More than freedom
Professor examines Civil War’s black soldiers in award-winning essay
Carole Emberton, assistant professor of history, received the George and Ann Richards Prize – an award given to the best article of the year published in The Journal of the Civil War Era. Courtesy of University at Buffalo
Thousands of African-American men lined up for battle to claim their rights as United States citizens during the Civil War. Carole Emberton tells their story.
Emberton, an assistant professor of history, received the George and Ann Richards Prize, presented by the Civil War Era Center of Pennsylvania State University. It is given to the best article of the year published in The Journal of the Civil War Era. The board voted unanimously to award the honor to Emberton.
"[Experts] are all convinced it is going to make a big impact in the field," said Erik Seeman, director of the UB Humanities Institute.
A kind woman with a soft southern accent, the grisly depictions Emberton portrays are a shock to even the most studied historians.
"Her piece is powerful, beautiful, mind-expanding, almost philosophical, and it is a model not merely of Civil War scholarship but of what historians can do when they are working at the top of their game," said Stephen Berry, the Amanda and Greg Gregory chair in the Civil War Era in the University of Georgia Franklin College of Arts and Sciences, in an email.
Emberton's essay, "Only Murder Makes Men: Reconsidering the Black Military Experience," elaborately explores the trajectory of black masculinity for men who served in the Civil War, as they went from slaves to freemen.
The essay is part of a book set to come out in June titled Beyond Redemption: Race, Violence, and the American South after the Civil War.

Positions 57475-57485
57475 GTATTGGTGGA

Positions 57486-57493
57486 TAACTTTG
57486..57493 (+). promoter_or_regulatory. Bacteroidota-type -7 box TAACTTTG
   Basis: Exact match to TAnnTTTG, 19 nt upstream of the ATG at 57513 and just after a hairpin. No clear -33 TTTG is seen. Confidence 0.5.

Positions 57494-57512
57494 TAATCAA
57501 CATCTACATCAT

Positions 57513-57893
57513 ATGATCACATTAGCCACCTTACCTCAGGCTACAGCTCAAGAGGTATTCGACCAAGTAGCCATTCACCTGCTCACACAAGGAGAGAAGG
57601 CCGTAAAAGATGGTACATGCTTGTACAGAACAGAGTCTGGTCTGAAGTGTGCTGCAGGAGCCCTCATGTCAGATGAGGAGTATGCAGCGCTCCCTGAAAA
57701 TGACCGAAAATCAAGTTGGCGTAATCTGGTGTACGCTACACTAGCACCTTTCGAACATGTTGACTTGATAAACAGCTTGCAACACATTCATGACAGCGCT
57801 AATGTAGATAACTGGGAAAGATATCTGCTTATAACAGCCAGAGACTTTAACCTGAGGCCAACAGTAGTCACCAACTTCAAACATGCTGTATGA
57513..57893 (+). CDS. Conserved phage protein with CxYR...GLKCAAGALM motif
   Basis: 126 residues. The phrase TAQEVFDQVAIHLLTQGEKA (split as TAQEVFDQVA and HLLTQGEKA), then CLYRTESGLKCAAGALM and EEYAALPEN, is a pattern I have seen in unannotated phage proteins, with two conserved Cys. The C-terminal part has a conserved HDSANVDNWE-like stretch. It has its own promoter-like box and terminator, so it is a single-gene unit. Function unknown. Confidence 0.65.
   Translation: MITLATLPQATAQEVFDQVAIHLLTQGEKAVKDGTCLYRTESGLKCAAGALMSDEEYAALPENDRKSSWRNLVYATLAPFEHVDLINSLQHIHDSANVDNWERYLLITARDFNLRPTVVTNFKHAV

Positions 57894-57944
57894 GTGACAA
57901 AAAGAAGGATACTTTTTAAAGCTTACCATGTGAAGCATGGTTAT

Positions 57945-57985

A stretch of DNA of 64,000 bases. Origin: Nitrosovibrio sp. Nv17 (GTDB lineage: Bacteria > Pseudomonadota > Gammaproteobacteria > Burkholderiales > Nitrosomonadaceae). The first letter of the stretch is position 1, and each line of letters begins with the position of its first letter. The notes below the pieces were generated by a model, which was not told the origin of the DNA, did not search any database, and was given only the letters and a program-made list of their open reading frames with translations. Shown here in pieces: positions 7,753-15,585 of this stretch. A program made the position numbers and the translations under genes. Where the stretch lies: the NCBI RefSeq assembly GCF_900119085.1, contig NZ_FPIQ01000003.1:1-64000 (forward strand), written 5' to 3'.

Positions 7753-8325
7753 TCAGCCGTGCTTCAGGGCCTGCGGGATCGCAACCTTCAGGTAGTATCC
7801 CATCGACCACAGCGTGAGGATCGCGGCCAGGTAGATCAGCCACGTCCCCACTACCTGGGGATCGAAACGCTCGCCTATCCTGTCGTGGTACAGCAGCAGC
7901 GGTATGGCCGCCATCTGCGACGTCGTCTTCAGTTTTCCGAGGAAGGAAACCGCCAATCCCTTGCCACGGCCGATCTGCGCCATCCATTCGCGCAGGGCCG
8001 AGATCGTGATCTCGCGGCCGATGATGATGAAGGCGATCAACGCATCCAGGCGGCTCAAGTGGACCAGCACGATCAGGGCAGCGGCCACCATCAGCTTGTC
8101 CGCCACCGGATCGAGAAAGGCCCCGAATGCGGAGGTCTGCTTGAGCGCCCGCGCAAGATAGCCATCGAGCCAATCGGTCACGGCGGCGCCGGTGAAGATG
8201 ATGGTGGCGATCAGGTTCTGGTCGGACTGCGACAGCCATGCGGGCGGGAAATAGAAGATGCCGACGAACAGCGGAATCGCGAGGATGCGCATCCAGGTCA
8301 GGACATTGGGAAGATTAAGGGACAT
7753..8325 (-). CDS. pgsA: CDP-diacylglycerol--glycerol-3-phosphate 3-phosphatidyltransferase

Emberton said her book and essay sought to "challenge some of the most basic assumptions of American historiography and complicate the story of freedom that we like to tell about this period."
She argues what the nearly 200,000 black Union soldiers experienced in the Civil War created a hyper-masculine culture that would later have deadly affects on the freed slaves in the Reconstruction South.
"[The essay] explores how definitions of black manhood took root in the abolitionist response to slavery as an emasculating institution that made black men too weak and passive to be 'real' men," Emberton said.
Glorification of war is an unfortunate result of the monumental nature of the slave emancipation, according to Emberton. She said the United States has a tendency to "overlook the pain and suffering [war] caused the very people it was supposed to liberate."
The liberation dealt not only with the desire for equality among races but also with what Emberton called gender dynamics.
"I'm interested in how ideas of masculinity - what it meant to be a man - intersected with ideas of race," Emberton said.
Berry agrees Emberton's work highlights how individuals in the 19th century assigned a synonymy between citizenship and masculinity, as well as masculinity and violence.